Derrick Rose's Return Means Chicago Bulls Will Challenge Miami Heat This Season

Maxwell Ogden@MaxwellOgdenCorrespondent IIIOctober 17, 2013

CHICAGO, IL - OCTOBER 16: Derrick Rose #1 of the Chicago Bulls prepares to shoot a free throw against the Detroit Pistons during a preseason game at the United Center on October 16, 2013 in Chicago, Illinois. The Bulls defeated the Pistons 96-81. NOTE TO USER: User expressly acknowledges and agrees that, by downloading and or using this photograph, User is consenting to the terms and conditions of the Getty Images License Agreement.  (Photo by Jonathan Daniel/Getty Images)
Jonathan Daniel/Getty Images

Over the past two seasons, no storyline has garnered as many NBA headlines as the return of Chicago Bulls point guard Derrick Rose. After tearing his ACL during the first round of the 2012 playoffs, Rose was the topic of every talk show, written article and television commercial but never returned in 2012-13.

In 2013-14, look for Rose's return to help the Bulls challenge the Miami Heat for the Eastern Conference crown.

Rose has made his long-awaited return to game action during the 2013 preseason, shining both on the road and at the United Center in Chicago, Illinois. He's made hard cuts, turned forced turnovers into points and flashed his world-class finishing ability.

If you ask Rose, he's actually more explosive now than he used to be.

Whether or not that proves to be true, Rose is a former NBA MVP for a reason.

The end goal for Chicago is the same for every other team in the NBA, and that's dethroning the Heat. Miami is the two-time defending NBA champion and has emerged from the Eastern Conference Finals in three consecutive years.

With Rose returning to action, the Bulls are in position to be the team that gets the job done.


Previously Elite

In 2010-11, the Bulls were an NBA-best 62-20 by going 36-5 at home, 26-15 on the road and 39-13 against the Eastern Conference. In 2011-12, the Bulls were an NBA-best 50-16 with marks of 26-7 at home, 24-9 on the road and 38-10 against the East.

Chicago was elite before, and with a healthy Rose, it will be again.

Rose won league MVP in 2010-11, but during the 2011-12 season, it was a different story. Rose missed 27 regular-season games due to leg injuries before the torn ACL ever transpired, yet Chicago remained strong with smothering defense, a deep bench and a masterful head coach.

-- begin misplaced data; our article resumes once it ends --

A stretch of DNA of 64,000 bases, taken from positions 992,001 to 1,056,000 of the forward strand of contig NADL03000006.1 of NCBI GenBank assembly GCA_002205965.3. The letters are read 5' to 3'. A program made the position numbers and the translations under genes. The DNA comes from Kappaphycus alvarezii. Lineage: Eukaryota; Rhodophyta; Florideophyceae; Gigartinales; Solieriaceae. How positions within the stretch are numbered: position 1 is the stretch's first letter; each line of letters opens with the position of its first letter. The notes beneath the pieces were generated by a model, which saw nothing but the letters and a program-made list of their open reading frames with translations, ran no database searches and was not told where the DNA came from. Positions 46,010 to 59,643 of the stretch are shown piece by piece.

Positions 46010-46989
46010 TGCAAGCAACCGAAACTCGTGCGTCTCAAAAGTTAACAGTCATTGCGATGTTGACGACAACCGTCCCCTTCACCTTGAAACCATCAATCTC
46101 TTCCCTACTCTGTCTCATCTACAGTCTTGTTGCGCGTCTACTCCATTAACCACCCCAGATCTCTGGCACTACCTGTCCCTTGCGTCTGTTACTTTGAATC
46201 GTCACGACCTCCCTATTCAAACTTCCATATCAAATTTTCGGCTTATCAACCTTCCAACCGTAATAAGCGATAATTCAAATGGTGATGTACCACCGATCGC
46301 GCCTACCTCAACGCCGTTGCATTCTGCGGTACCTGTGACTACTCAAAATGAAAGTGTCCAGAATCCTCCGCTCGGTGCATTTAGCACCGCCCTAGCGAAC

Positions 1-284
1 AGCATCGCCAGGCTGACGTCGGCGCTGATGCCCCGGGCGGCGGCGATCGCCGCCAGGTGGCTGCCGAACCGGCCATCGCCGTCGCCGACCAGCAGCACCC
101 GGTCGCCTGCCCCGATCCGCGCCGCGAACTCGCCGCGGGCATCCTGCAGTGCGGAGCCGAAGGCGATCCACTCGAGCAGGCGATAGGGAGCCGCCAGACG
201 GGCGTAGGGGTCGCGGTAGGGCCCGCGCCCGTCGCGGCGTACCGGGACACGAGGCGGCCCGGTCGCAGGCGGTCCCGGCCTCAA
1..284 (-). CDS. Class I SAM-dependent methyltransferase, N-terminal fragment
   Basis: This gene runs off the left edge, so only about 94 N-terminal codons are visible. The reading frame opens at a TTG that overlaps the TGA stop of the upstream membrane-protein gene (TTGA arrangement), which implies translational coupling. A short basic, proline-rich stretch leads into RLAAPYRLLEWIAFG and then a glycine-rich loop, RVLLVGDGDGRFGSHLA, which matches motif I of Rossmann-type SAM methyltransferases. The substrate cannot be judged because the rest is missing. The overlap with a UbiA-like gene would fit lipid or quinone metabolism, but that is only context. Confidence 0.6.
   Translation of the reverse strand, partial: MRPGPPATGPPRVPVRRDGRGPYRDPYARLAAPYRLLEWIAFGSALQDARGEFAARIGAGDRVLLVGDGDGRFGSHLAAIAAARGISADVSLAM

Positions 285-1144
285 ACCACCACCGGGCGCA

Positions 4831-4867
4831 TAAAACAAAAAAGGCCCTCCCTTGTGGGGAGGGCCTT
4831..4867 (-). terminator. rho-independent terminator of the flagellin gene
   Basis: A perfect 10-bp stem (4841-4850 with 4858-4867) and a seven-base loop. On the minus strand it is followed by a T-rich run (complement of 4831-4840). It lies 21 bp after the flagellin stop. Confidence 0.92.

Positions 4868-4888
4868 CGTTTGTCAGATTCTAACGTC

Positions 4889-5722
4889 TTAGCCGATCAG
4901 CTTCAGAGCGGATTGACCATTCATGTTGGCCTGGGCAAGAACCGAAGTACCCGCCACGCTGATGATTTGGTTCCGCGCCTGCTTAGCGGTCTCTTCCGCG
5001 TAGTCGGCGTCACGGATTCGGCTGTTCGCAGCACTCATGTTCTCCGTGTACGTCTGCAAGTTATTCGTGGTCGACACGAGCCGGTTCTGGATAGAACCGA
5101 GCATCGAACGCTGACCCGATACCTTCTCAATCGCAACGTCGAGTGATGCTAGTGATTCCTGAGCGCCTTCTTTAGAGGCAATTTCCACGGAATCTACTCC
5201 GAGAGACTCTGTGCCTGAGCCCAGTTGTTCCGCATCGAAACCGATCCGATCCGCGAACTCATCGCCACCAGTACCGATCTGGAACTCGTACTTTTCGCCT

Tom Thibodeau is still in place, the defense is still dominant and the bench has been revamped.

Chicago reached the Eastern Conference Finals in 2011, but fell 4-1 to Miami. It was an example of the young Bulls failing to make the late-game plays that the experienced Heat were able to, but in 2012-13, it's a different story.

Keep in mind, this is the same Bulls team that took Miami to the limit during the 2013 playoffs—the same team that is 4-4 against the Heat over the past two regular seasons.


More Than Rose

The most common misconception about the Bulls is that, without D-Rose, there aren't enough pieces in place to contend. In 2012-13, we learned that Chicago is one of the best teams in the NBA when healthy—with or without Rose.

Just check the numbers.

Chicago's defense ranked No. 3 in scoring defense, No. 9 in opponent field-goal percentage and No. 5 in both opponent three-point field goal percentage and opponent points per shot. Chicago was also ninth in rebound differential and fell just outside of the top 10 in opponent offensive rebounding.

Chicago is an elite defensive unit, and Rose's absence didn't change that.

The key for Chicago is a starting lineup that has three All-Stars alongside Rose: Carlos Boozer, Luol Deng and Joakim Noah. Boozer ranked fifth in the NBA with 44 double-doubles in 2012-13, while Deng and Noah were both named All-Stars for their versatility.

Chicago also has one of the best on-ball defenders in the league in Kirk Hinrich, a sharpshooter in Mike Dunleavy and a budding all-around force in Jimmy Butler.

Rose unquestionably improves the Bulls, but when it comes down to whether or not Chicago can win regular-season games, his presence isn't necessary. For the Bulls to compete for an NBA championship, however, Rose is the driving force.

It all comes down to Rose being able to do what no one else on the roster has done with consistency: take over in the fourth quarter.


Fourth-Quarter Mastery

During the 2012-13 regular season, the Bulls posted an average point differential of 0.3 points per game. Chicago managed to go 45-37, but that mark of 0.3 displays one thing: Chicago was involved in many close affairs.

Now, Chicago returns one of the best clutch scorers in the NBA.

In 2010-11, reports that Rose led all players in field goals made during the fourth quarter and overtime of games in which the score was within five points. Per, only four players had more fourth-quarter and overtime field goals made, regardless of the score.

Those players were Jason Terry, Amar'e Stoudemire, Al Jefferson and Dwyane Wade.

In 2011-12, reports that Rose led all Bulls players in field goals made during the previously defined clutch situations. That may be expected of a superstar, but as previously alluded to, Rose missed 27 games during that campaign.

Rose is exactly what Chicago needs to go from an elite defensive team to a true title contender. That's what will transpire in 2012-13, as Chicago challenges the Heat for the Eastern Conference title.

It's been a long time coming, and it's finally here: D-Rose is back, and Chicago is elite again.